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Preparing for practice

This is an excerpt from Coaching Youth Football, Sixth Edition by Joe Galat and American Youth Football.

Season and practice plans are only as good as the thought, research, and provisioning done before they are created and implemented. Here are just a few items to address in your planning.

Facilities and Equipment

We’ve talked about the need to be aware of the equipment and facilities available and their condition. When you are developing your season plans before the start of the season, be sure to take inventory of practice equipment and look over the fields you will use for your practice sessions. Remember that equipment may vary from one practice facility to another. For example, your practice field may be unmarked, so you will need to provide tape or cones to mark the line of scrimmage and the boundaries of the field. Or, you might lack goalposts on your practice field for your placekicker, but you can still hold kicking practice. Handheld lightweight blocking dummies that are easily transported from practice to practice are also useful. Make sure to include in your individual practice plans whatever equipment you will need for each practice.

We’ve also covered the importance of taking climate and current weather conditions into consideration, and modifying your approach accordingly. Regardless of the time of year, you should be aware of the weather conditions that could force you to shorten or even eliminate a practice session. This is especially true in the preseason when heat might force you to adjust the length of your practice. In this case, you should shorten each segment of your practice schedule, include more water breaks, and make sure that your players are not overheating. You must also be aware of lightning during severe weather. If lightning is nearby when the players are on the field, quickly get them to shelter.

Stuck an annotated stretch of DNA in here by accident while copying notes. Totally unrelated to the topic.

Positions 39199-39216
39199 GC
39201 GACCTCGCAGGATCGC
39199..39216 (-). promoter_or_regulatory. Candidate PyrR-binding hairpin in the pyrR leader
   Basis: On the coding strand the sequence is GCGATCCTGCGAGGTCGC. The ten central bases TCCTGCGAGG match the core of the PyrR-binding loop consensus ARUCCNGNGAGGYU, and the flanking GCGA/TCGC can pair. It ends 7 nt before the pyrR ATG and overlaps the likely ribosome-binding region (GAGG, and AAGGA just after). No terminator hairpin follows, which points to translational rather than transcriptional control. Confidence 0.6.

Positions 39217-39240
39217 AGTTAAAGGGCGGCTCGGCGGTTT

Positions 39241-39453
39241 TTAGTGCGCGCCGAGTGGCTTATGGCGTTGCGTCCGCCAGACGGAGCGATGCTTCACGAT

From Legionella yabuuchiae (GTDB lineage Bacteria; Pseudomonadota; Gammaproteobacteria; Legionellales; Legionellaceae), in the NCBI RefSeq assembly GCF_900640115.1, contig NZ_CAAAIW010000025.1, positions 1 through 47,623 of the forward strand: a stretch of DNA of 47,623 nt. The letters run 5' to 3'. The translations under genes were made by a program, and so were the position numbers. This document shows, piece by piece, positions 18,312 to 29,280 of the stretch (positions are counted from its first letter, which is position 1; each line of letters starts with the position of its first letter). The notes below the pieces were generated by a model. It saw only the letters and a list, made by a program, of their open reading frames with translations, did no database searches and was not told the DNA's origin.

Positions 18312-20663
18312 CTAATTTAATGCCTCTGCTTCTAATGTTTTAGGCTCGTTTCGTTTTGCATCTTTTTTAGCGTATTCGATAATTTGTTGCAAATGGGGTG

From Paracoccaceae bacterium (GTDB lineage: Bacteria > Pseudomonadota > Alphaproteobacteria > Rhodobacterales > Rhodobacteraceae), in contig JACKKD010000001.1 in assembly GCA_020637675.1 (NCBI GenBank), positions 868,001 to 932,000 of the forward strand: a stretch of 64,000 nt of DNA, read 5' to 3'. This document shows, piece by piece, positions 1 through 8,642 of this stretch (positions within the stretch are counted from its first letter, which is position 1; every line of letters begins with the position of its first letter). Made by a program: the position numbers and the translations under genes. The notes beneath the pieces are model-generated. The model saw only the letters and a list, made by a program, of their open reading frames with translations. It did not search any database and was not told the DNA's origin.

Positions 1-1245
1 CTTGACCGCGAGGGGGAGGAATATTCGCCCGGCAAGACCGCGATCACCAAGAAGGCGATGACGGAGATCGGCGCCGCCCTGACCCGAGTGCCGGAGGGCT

Contact and Injuries

Another factor to take into account is the amount of contact your players will have in practices. The old-school theory of coaches simply throwing a ball out there and letting them play practice games is not a good teaching environment. Coaches must comply with present guidelines for blocking and tackling to keep the head out of contact, as stipulated or endorsed by their league’s governing organization. The focus must be on player safety, and that starts with teaching and reinforcing proper techniques and setting appropriate limits on contact. Spend the majority of your time teaching fundamental and techniques. Positioning, leverage, and follow-through of teaching techniques do not require full-out contact. Keep your focus on players’ safety.

Because even the best preventive measures can’t stop all injuries or illnesses, you must adapt when they occur. That usually means making on-the-field changes to your practice plan when players are unavailable for practices or games. At these times, you need to be flexible and understanding. Have a plan for adjusting your practices so that you can accomplish the most and can prevent avoidable injuries.

Keep Your Head Out of Football

The targeting of helmet-to-helmet contact at an opponent’s head is forbidden in all levels of football, and American Youth Football remains dedicated to teaching shoulder blocking and tackling techniques. Youth football is for most athletes their first exposure to the game and the place to learn the proper techniques. It is important to dedicate the majority of practice time to teaching basic body positioning on contact and follow through. Full-speed scrimmages can be counterproductive and discouraging to young beginners. Limiting full-speed contact drills and emphasizing the instructional aspects of the game have proven most successful in youth football. Skill is more important than strength. Remember, "Keep your head in the game and out of football."

Learn more about Coaching Youth Football.

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The above excerpt is from:

Coaching Youth Football-6th Edition

Coaching Youth Football-6th Edition

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Coaching Youth Football-6th Edition

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